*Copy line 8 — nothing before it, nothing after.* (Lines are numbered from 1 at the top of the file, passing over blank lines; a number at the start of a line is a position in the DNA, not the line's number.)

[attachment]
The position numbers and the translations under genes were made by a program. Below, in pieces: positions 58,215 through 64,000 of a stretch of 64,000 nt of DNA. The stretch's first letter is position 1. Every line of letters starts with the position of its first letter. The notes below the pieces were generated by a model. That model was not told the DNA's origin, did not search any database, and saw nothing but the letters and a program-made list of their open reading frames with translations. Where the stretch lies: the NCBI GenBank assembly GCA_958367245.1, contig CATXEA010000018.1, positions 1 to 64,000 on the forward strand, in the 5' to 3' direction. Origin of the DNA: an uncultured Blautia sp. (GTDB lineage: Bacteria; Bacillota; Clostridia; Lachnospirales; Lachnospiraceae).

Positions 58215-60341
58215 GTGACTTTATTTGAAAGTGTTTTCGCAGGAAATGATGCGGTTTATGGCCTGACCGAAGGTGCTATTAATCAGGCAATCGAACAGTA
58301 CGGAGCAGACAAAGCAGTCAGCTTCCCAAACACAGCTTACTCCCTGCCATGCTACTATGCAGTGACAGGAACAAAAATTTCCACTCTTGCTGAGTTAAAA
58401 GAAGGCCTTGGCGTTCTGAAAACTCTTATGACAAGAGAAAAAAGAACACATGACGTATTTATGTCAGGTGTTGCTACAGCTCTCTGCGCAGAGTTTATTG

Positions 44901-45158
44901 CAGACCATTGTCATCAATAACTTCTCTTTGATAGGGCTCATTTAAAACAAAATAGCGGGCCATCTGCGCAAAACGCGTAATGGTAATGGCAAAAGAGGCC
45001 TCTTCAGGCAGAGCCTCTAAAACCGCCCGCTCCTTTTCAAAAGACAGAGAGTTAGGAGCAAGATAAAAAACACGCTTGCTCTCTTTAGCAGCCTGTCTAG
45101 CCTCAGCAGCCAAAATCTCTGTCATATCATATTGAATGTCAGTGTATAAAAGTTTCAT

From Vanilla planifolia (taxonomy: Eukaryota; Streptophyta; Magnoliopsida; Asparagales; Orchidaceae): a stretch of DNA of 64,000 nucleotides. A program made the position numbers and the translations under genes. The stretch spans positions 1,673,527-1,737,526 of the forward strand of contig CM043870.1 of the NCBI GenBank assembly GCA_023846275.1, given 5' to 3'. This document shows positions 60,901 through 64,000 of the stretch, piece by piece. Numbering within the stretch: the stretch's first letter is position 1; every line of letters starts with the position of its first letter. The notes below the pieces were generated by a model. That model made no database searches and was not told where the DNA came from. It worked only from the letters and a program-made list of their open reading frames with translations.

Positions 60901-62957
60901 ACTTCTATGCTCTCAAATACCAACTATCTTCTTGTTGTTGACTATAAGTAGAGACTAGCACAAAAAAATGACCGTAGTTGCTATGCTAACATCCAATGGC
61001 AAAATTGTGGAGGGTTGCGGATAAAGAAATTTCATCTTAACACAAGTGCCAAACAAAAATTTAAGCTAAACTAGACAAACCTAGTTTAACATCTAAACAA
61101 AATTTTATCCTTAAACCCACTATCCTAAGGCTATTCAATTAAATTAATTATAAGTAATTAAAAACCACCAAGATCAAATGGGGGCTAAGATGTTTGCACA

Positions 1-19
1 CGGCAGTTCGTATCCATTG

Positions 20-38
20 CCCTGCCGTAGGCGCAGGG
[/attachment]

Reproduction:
45001 TCTTCAGGCAGAGCCTCTAAAACCGCCCGCTCCTTTTCAAAAGACAGAGAGTTAGGAGCAAGATAAAAAACACGCTTGCTCTCTTTAGCAGCCTGTCTAG